More than 500 years ago, the Ottoman Sultan Bayezid II requested proposals for the construction of a solid 280-meter bridge (the longest at that time) that would connect the Turkish city of Istanbul with its neighboring Galata. One of the projects came from Leonardo da Vinci, who was already considered a renowned engineer, but the work did not come to fruition.
Today, five centuries after the death of the Italian genius, engineers from the Massachusetts Institute of Technology (USA) have verified, after carefully studying those plans, that the design would have really worked and resulted in cutting-edge work in the construction of bridges In those times.
Da Vinci had proposed a flattened arch bridge that spanned the required distance, high enough to allow sailboats to pass and sustained on the banks. The design also conceived an unusual way to stabilize the construction against lateral movements, which were then the main cause of collapses.RELATED
To study the project, the experts analyzed the sketches presented by Da Vinci in his letter to the Sultan, the possible materials and construction methods of the time and the geological conditions, in order to scale up the difficult model with a 3D printer.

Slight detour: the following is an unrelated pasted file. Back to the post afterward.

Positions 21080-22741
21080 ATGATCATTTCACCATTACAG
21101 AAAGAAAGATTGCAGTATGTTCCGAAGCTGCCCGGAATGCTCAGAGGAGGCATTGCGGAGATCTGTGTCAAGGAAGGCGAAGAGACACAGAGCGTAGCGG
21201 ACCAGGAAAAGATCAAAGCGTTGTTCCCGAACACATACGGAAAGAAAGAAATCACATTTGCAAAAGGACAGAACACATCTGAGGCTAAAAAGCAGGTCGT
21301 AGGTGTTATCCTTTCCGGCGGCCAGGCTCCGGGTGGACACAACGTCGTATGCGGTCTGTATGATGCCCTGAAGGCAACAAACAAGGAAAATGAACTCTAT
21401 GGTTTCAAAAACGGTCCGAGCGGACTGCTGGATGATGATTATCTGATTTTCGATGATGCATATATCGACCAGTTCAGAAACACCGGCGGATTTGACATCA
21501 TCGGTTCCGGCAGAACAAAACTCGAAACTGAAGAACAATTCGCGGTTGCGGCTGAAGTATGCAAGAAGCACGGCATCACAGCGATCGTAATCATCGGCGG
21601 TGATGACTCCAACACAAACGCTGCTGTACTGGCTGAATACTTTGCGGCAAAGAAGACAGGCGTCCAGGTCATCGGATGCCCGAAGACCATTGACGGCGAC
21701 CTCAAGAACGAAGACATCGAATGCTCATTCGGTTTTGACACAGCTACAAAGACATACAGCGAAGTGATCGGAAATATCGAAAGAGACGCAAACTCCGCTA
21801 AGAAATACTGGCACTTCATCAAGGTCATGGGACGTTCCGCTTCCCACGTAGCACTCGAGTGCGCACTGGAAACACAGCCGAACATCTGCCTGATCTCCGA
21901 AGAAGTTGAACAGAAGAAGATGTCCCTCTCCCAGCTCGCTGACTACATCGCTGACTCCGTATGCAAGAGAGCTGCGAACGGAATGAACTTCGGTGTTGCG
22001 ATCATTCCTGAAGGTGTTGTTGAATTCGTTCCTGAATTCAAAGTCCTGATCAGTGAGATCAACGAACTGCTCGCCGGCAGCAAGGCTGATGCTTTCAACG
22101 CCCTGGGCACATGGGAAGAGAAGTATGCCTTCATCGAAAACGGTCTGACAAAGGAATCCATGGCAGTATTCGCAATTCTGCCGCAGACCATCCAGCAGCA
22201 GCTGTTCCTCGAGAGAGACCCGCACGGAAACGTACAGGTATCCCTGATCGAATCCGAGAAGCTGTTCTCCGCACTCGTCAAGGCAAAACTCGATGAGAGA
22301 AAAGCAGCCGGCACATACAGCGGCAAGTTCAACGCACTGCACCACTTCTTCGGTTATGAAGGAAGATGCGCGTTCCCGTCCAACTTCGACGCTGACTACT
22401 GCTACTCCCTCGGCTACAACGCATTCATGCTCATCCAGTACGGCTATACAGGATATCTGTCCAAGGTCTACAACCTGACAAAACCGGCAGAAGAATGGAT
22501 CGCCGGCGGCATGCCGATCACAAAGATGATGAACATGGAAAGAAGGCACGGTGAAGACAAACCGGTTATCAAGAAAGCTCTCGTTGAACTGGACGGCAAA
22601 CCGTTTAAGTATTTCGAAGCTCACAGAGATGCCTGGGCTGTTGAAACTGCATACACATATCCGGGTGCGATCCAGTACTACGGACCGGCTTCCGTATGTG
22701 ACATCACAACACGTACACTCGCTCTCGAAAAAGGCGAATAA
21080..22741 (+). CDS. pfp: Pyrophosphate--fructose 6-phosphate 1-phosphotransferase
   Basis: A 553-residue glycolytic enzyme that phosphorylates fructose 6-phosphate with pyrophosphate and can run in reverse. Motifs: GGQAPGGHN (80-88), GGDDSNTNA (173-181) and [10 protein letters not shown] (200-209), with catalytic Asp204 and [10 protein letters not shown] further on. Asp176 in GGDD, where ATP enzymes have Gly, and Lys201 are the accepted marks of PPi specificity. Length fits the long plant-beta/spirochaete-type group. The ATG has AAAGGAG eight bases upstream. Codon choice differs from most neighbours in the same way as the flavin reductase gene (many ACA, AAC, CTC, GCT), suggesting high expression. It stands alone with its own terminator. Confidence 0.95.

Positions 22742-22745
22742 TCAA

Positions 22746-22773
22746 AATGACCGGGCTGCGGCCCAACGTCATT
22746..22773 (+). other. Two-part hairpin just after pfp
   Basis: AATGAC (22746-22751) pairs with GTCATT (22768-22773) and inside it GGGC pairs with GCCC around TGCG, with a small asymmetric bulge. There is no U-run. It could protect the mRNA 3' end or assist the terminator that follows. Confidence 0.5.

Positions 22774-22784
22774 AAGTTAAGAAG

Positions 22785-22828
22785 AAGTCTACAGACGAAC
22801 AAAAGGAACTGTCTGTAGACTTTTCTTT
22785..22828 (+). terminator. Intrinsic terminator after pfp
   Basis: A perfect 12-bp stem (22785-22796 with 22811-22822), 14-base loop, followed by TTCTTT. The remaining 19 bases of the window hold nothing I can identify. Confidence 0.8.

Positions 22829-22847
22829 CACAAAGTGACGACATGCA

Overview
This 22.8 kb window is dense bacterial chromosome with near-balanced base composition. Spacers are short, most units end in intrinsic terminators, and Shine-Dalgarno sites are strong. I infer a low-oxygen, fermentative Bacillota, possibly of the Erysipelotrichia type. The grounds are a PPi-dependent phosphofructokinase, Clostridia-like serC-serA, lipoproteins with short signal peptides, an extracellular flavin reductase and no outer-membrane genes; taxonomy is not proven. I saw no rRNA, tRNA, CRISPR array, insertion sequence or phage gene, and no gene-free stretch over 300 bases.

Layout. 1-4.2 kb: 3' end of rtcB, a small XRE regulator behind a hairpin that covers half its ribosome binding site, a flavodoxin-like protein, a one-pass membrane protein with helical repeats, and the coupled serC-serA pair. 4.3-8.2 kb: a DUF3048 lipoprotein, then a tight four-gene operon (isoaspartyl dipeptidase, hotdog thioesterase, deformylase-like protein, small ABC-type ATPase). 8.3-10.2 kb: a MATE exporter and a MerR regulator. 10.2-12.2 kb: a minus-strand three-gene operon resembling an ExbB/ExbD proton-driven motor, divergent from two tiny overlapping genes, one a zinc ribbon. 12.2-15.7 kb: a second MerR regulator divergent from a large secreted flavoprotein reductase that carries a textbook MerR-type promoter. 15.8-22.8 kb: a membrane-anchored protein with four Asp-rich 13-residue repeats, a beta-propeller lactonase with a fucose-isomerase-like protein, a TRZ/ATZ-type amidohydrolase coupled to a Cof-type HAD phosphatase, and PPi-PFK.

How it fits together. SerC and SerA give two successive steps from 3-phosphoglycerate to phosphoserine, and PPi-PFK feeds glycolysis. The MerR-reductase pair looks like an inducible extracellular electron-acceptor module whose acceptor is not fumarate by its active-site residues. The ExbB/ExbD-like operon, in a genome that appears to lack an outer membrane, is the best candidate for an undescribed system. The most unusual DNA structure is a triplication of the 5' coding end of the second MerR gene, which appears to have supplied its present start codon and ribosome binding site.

"It took a long time, but 3D printing allowed us to accurately recreate that complex geometry," says Karly Bast, project leader. The bridge worked, remained solid and stable without the need for mortars or clamping columns.
The engineers explain that the Florentine polymath project is not very practical for modern designers and architects, given the existence of new materials and methods that enable lighter and stronger designs. However, they have shown that the viability of his work in full Renaissance "underlines the brilliance of one of the most prolific inventors in the world."
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